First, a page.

To measure the overhead of any operation (create, update, or delete), inspect the x-ms-request-charge header (or the equivalent RequestCharge property in ResourceResponse<T> or FeedResponse<T> to measure the number of request units consumed by these operations.

    Sync Java SDK V2 (Maven

    ResourceResponse<Document> response = client.createDocument(collectionLink, documentDefinition, null, false);

    The request charge returned in this header is a fraction of your provisioned throughput. For example, if you have 2000 RU/s provisioned, and if the preceding query returns 1000 1KB-documents, the cost of the operation is 1000. As such, within one second, the server honors only two such requests before rate limiting subsequent requests. For more information, see Request units and the request unit calculator.

  2. Handle rate limiting/request rate too large

    When a client attempts to exceed the reserved throughput for an account, there is no performance degradation at the server and no use of throughput capacity beyond the reserved level. The server will preemptively end the request with RequestRateTooLarge (HTTP status code 429) and return the x-ms-retry-after-ms header indicating the amount of time, in milliseconds, that the user must wait before reattempting the request.

        HTTP Status 429,
        Status Line: RequestRateTooLarge
        x-ms-retry-after-ms :100

    The SDKs all implicitly catch this response, respect the server-specified retry-after header, and retry the request. Unless your account is being accessed concurrently by multiple clients, the next retry will succeed.

    If you have more than one client cumulatively operating consistently above the request rate, the default retry count currently set to 9 internally by the client may not suffice; in this case, the client throws a DocumentClientException with status code 429 to the application. The default retry count can be changed by using setRetryOptions on the ConnectionPolicy instance. By default, the DocumentClientException with status code 429 is returned after a cumulative wait time of 30 seconds if the request continues to operate above the request rate. This occurs even when the current retry count is less than the max retry count, be it the default of 9 or a user-defined value.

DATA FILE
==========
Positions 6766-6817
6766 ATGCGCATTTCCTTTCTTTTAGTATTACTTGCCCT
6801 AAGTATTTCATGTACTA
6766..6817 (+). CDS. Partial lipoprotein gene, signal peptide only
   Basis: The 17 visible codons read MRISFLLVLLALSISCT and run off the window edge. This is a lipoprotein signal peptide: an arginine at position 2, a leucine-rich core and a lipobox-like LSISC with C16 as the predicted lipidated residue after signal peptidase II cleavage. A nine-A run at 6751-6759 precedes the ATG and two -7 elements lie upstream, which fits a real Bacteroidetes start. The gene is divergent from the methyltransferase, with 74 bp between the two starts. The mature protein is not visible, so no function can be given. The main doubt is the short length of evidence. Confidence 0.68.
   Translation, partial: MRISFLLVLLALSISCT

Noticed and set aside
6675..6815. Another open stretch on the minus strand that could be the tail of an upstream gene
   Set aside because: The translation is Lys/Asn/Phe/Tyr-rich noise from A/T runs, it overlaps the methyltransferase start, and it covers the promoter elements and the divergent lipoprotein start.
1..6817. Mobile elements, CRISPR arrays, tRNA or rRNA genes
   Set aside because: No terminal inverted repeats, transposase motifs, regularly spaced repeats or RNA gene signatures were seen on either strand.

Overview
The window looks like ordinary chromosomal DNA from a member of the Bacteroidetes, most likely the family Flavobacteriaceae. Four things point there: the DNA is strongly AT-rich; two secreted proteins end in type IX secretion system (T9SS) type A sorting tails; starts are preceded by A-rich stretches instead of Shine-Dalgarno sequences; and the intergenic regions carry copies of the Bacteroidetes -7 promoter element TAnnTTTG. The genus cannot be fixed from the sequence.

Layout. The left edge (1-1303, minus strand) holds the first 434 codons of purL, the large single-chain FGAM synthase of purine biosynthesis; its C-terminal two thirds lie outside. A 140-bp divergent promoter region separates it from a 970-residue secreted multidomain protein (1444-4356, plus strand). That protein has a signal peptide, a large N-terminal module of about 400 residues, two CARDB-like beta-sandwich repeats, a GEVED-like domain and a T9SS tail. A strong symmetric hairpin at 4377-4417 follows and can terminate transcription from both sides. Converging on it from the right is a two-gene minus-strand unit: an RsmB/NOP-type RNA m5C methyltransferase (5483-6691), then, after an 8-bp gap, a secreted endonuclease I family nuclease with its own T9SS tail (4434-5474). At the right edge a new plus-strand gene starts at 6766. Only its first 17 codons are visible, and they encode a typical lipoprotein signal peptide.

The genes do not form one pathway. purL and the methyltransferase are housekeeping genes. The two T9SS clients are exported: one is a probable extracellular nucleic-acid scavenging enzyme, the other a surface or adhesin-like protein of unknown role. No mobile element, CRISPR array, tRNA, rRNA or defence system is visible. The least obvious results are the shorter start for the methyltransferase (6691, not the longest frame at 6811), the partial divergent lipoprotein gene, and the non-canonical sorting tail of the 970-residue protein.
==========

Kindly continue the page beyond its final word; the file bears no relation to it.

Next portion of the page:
While the automated retry behavior helps to improve resiliency and usability for the most applications, it might come at odds when doing performance benchmarks, especially when measuring latency. The client-observed latency will spike if the experiment hits the server throttle and causes the client SDK to silently retry. To avoid latency spikes during performance experiments, measure the charge returned by each operation and ensure that requests are operating below the reserved request rate. For more information, see Request units.

  3. Design for smaller documents for higher throughput

    The request charge (the request processing cost) of a given operation is directly correlated to the size of the document. Operations on large documents cost more than operations for small documents.

Next steps

To learn more about designing your application for scale and high performance, see Partitioning and scaling in Azure Cosmos DB.